Former U.S. Senator Birch Bayh passed away this morning at the age of 91.
Bayh, a native of Terre Haute, served as Indiana’s senator for nearly 20 years, from 1963 to 1981. He unsuccessfully ran for president in 1976, losing the Democratic Party nod to Jimmy Carter.
Bayh was the only non-Founding Father to author two amendments, the 25th (regarding the presidential succession plan) and 26th (regarding the voting age of 18).
Like many famous politicians, there was a connection to Crawfordsville. On May 24, 1972 Bayh gave a speech at Crawfordsville High School. He was very likely here because of his connections to former Crawfordsville businessman and auto dealer Larry Cummings.
The former owner of Larry Cummings Olds-GMC (located where Christi Hubler Chevrolet now sits), was active in Bayh’s U.S. Senate campaign before he graduated from Wabash College. After Bayh was elected, Cummings stayed involved with the Bayh family. When Evan Bayh, Birch’s son, became governor of Indiana, he made Cummings the chair for the Indiana Utility Regulatory Nominating Commission and a member of the Executive Committee of the State of Indiana Economic Development Commission.
Cummings passed away in 2013.
Indiana Gov. Eric Holcomb released a statement. "Birch Bayh was a trailblazer who dedicated himself to improving the lives of all Hoosiers. His remarkable legislative and personal legacy transformed the country and will live on for years to come. I ask Hoosiers around the state to join me and Janet in honoring his incredible service and by keeping the Bayh family in your thoughts and prayers."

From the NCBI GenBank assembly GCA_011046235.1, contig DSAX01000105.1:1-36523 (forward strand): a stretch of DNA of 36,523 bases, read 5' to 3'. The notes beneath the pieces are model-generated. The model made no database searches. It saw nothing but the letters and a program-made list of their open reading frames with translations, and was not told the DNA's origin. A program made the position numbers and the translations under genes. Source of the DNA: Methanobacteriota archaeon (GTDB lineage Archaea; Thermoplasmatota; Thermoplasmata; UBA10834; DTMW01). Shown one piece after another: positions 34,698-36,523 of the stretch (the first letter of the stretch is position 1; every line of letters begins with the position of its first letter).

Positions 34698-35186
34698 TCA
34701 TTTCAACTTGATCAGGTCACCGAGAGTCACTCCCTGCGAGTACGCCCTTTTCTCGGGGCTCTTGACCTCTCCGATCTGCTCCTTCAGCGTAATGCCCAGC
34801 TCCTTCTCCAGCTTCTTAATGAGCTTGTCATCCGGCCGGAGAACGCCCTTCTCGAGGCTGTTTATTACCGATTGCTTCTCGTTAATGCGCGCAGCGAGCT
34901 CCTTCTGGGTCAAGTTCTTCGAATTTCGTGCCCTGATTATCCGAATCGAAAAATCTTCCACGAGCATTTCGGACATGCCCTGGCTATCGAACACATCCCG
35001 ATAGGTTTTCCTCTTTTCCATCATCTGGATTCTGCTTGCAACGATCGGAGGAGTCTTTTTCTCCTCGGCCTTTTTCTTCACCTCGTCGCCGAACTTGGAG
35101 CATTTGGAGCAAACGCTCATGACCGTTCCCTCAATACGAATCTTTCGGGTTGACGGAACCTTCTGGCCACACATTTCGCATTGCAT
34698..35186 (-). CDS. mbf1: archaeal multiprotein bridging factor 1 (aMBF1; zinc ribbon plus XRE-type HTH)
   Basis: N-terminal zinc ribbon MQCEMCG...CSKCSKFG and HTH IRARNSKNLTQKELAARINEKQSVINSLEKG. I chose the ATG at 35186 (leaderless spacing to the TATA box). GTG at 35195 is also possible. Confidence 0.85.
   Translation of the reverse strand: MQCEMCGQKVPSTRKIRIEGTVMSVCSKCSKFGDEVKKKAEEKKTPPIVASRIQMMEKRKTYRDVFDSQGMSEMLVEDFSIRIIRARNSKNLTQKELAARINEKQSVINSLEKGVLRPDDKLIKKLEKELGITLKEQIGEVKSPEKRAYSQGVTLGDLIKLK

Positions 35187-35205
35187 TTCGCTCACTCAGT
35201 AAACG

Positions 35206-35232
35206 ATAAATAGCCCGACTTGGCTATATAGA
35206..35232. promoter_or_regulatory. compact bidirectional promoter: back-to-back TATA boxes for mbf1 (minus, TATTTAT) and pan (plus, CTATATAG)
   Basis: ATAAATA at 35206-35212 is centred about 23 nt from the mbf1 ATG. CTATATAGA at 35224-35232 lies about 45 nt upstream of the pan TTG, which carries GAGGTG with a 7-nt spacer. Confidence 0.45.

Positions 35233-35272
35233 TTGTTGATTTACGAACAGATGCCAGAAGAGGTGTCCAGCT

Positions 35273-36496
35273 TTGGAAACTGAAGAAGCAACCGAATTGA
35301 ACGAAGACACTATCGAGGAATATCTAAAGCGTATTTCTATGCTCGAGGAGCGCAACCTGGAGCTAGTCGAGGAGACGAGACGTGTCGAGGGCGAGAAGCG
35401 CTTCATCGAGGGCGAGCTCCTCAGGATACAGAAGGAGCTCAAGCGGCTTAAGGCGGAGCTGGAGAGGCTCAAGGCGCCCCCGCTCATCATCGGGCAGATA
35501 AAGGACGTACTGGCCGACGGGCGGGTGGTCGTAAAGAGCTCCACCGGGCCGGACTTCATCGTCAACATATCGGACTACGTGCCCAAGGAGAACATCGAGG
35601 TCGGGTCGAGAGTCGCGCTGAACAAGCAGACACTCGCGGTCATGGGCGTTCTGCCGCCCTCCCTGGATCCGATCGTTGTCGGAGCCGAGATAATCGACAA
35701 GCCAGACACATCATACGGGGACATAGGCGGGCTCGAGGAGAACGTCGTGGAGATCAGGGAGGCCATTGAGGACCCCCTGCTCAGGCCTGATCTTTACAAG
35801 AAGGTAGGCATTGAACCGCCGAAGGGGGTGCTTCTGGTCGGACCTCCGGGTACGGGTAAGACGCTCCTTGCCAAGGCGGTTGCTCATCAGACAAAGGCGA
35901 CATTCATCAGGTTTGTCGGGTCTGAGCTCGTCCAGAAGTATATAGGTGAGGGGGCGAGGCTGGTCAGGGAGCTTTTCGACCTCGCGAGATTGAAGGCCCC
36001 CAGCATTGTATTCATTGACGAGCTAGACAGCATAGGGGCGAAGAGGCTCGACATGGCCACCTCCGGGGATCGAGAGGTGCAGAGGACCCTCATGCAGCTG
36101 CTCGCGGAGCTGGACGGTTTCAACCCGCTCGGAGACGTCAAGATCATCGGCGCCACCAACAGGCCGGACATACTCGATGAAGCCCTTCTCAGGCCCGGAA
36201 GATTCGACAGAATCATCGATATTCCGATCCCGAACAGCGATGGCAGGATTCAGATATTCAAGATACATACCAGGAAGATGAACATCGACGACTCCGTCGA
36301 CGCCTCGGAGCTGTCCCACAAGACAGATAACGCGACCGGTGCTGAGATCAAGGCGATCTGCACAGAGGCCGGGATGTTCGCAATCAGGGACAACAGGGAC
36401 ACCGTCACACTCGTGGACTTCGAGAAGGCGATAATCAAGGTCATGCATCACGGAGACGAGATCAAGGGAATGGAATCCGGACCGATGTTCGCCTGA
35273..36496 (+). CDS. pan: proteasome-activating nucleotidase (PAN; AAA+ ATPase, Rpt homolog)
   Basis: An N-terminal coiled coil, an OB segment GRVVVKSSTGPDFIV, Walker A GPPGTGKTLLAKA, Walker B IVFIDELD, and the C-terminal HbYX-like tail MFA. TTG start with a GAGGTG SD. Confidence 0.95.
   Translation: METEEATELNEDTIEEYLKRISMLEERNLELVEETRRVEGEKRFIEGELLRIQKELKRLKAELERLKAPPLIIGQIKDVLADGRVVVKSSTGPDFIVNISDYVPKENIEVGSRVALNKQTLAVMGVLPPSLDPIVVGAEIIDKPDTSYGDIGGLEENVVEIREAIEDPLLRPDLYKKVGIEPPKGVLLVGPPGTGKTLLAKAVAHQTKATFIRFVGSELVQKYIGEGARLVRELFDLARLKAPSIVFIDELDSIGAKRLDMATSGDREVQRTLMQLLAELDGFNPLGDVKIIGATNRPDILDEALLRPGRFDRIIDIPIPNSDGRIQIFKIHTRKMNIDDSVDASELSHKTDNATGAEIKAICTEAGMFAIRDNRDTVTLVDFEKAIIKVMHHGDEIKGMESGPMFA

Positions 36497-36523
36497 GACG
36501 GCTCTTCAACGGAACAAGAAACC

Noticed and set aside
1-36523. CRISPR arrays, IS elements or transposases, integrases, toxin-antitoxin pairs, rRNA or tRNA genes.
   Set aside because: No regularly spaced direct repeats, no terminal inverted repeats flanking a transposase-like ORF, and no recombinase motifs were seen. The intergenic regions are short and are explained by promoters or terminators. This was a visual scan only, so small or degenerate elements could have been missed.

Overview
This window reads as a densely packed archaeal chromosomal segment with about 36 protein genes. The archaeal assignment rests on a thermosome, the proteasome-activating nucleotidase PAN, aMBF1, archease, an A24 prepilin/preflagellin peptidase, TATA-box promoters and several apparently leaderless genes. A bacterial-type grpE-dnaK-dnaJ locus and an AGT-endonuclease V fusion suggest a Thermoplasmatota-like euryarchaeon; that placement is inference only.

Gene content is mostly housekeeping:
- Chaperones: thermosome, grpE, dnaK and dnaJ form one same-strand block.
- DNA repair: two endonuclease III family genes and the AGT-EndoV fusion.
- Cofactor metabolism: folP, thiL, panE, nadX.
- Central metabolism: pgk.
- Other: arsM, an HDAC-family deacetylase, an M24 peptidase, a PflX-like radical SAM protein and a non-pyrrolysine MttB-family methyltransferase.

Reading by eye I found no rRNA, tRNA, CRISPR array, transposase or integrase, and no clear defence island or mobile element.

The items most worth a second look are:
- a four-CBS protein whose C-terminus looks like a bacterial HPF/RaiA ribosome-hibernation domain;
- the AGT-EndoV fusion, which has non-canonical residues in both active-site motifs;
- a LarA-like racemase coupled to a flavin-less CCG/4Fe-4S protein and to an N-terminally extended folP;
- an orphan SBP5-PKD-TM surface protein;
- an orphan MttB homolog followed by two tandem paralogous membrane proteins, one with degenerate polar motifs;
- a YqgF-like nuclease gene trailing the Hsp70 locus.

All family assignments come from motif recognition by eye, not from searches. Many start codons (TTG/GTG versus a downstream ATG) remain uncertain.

Holcomb also directed flags across the state to be flown at half-staff from now until sunset on the day of his funeral, which has not yet been announced.

The chair of the Indiana Democratic Party Chairman, John Zody, also made a statement. “Birch Bayh was driven by a belief in what we could accomplish given equal opportunity. That simple truth belies towering accomplishments. A United States Senator who twice amended the Constitution, father of Title IX, contributor to critical civil rights legislation. His legacy endures every day on college campuses. It endures in the form of equal opportunity, the right to vote and that all Americans deserve justice. He was a champion of Democratic values and was, in every way, a Hoosier. If you had the privilege of spending time with him when he was out helping Democratic candidates, he was always happy to share a story about his time in office. His public service is an example to all of us, and we will miss him very much. Thank you, Senator Bayh. You fought to make a difference, and you did – immeasurably.”